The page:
I entirely agree with my hon. Friend Mr. Dhanda that there is no better place in which to continue the experiment than the Gloucester tri-service centre.
Let me repeat what I said on Second Reading. In many respects this has been seen as the most controversial part of the Bill. Although we had our differences in Committee and although there have been disagreements about emphasis, there has been a good deal of consensus. It is about evolving change, and the same is true outside of this place. Both management and those working in the service have to a large extent agreed on the best way to make progress.
However, this issue gives rise to some controversy, and I reiterate what I said on Second Reading. I have no fear about the way in which regional management boards would operate, in terms of the degree of strategic thinking and the need, in these days of terrorism and counter-terrorism, to consider how best we can operate and deploy our forces, but if we are talking about the making of decisions at a local level, the provision is not appropriate. Given the Gloucestershire experience—as my hon. Friend the Member for Gloucester said, the same attempt is being made elsewhere with varying degrees of success—it is somewhat short-sighted to throw everything away, in the hope that we can improve delivery by assuming that the regional structure is the only structure. There are all manner of problems in the south-west, but they are not just a south-west phenomenon; they are likely to arise elsewhere in the country. The strategic direction is right, but operational delivery, including the most important elements of call centre work, should remain as local as possible. We need also to consider how to improve the relationship between the three emergency services.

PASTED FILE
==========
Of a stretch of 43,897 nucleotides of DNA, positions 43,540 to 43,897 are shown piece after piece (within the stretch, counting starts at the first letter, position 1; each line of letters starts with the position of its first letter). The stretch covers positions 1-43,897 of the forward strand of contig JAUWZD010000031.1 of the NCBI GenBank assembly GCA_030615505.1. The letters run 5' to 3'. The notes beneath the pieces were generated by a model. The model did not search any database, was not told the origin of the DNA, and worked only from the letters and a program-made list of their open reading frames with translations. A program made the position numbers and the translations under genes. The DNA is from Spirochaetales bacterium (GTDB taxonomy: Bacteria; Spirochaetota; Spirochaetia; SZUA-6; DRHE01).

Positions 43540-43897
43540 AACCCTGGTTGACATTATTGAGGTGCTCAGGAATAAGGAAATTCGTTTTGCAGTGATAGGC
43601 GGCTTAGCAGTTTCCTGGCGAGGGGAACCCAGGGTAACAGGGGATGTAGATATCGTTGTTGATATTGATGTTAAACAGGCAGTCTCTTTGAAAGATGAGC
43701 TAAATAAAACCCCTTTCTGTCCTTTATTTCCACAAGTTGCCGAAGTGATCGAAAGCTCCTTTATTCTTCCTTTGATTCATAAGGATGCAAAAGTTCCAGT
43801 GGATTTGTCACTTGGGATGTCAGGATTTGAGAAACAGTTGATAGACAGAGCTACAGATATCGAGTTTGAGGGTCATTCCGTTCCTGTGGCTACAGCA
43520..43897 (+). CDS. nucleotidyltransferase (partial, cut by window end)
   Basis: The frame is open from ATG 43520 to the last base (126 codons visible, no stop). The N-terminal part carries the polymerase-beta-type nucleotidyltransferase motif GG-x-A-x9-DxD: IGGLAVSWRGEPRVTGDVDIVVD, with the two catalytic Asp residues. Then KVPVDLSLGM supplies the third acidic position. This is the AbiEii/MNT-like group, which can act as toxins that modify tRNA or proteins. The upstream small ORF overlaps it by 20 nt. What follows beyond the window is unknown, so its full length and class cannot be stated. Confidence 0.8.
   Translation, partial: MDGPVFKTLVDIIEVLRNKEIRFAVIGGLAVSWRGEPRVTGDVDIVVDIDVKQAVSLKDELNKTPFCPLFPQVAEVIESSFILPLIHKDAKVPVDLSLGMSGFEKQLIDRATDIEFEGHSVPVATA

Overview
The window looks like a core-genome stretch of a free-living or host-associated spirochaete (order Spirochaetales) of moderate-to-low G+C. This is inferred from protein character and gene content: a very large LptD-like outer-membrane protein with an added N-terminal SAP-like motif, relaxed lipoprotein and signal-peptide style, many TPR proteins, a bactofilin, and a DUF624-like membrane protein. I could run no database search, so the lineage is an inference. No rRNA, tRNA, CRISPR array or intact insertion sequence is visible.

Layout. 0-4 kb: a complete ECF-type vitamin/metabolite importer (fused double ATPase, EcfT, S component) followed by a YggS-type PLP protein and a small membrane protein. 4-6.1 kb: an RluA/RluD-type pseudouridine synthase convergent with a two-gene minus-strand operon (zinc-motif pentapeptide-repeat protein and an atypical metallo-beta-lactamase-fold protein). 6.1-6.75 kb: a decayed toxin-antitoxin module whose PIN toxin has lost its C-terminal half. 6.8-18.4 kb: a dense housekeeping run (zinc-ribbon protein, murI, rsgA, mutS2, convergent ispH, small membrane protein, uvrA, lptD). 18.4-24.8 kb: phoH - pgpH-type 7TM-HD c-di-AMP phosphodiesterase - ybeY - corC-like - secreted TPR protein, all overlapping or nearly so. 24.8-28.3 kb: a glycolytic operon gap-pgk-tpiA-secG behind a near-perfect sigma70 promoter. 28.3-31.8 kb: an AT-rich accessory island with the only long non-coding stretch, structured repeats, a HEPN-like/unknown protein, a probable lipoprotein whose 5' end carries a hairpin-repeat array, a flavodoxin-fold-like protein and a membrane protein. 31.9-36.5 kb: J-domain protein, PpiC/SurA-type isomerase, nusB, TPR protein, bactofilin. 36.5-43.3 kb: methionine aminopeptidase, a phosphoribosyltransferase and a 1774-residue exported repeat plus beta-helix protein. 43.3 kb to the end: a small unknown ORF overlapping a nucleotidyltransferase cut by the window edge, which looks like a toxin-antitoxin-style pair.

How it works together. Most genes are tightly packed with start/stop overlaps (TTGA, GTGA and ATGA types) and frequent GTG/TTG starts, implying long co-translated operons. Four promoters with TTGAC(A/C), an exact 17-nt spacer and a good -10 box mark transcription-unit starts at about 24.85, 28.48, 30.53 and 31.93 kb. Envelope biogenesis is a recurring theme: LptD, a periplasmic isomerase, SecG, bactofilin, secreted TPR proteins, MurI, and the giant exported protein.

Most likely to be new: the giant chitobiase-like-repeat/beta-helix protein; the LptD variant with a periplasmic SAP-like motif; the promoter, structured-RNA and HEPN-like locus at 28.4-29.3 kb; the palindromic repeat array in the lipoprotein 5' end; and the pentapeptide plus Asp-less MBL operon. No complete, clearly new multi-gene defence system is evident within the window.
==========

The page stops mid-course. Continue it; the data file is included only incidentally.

We must also consider the system of accountability. I make no apology for saying again that if we are to do the job properly, we must begin by considering the three emergency services with a blank sheet of paper. What is the best form of accountability? If the Opposition are arguing that accountability is best fulfilled through a modified police authority system, they can count me out because it does not work. We have too many authorities and in many respects we have the worst of all worlds. People are appointed as part of their county councillor functions, and magistrates are appointed through a system that anyone outside the political classes would find difficult to explain. Such authorities do not consist of happy people, and if Gloucestershire is anything to go by, the rate of inflation of police expenditure is far greater than that of any other authorities.